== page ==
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A local garden story - Aphids

With the warm weather, plants are not the only living organism to start gearing up for the year ahead. Now is the time to put on your reading glasses and go out and look closely at the succulent tips of all your plants. Of course, if your eyesight is still perfect you can dispense with the glasses but it was while wearing my glasses in the kitchen today that I looked out of the window and saw that aphids had taken up residence on the sage growing in a pot outside. 


To remove aphids organically, the first stage is to simply rub them off with your fingers whilst taking care not to crush the young succulent growth. If they persist, they can be squirted off with a jet of water from a hose. Any that linger after that can be sprayed with a very weak solution of washing up liquid which will block the breathing tubes along the aphids' abdomen. The first time I tried this method I made it too strong, which damaged the foliage. Less is definitely more with this method.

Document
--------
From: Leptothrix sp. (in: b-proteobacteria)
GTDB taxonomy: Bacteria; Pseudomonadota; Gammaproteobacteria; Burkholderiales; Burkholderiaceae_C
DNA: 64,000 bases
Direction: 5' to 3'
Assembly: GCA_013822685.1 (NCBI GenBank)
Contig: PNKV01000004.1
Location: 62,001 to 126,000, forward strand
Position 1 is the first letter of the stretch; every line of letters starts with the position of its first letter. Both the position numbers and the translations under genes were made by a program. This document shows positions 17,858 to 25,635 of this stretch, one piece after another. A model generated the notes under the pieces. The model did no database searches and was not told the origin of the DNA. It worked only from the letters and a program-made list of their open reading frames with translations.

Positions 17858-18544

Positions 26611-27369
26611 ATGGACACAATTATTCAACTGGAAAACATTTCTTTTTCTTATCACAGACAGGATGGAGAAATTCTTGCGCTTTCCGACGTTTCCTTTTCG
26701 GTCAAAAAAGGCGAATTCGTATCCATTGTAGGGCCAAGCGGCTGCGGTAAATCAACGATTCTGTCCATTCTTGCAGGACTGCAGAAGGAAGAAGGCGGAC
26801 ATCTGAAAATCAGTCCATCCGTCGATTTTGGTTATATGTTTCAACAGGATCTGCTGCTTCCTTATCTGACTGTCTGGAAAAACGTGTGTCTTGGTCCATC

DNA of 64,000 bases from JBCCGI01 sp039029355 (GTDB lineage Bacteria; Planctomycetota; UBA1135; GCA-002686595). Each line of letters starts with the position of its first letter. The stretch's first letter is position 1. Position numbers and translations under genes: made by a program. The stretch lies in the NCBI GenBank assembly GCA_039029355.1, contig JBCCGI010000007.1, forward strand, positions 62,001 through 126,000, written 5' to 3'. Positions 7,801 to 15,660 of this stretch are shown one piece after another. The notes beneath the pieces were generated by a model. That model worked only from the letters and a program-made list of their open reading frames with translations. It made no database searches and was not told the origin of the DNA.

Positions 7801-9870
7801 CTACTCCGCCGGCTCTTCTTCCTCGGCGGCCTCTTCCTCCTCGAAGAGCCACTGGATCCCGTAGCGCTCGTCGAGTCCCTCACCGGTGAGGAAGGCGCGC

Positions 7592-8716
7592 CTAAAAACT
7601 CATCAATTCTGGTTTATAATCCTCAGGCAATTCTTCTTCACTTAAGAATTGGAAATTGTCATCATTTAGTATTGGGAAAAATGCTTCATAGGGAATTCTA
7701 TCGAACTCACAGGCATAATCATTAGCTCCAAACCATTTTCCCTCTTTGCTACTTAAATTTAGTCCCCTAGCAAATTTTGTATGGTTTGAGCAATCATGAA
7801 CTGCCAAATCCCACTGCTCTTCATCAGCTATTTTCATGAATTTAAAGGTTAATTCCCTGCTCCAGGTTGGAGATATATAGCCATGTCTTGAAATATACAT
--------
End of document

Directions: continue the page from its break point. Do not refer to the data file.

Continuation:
It is also worth noting that aphids spread viruses and diseases, and that a heavy infestation can weaken a plant. It was after one of the cold winters around 2010 that I suddenly realised that my Black Lace Elderberry was absolutely infested with aphids which were exactly the same colour as the dark purple-black stems. The cold weather meant I hadn't been inclined to potter about in the garden, so they had built up before I had even realised. 


To make matters worse, I thought that if I simply left them alone, ladybirds would naturally predate them and the problem would resolve itself. However, the cold weather meant that it was months before the ladybird population built up to eat them. That year, all the shoots on my elderberry were half the length that they usually grow to, and I realised that sometimes as gardeners we have to give nature a helping hand. Don't let inclement weather or poor eyesight put you off tackling routine maintenance!"

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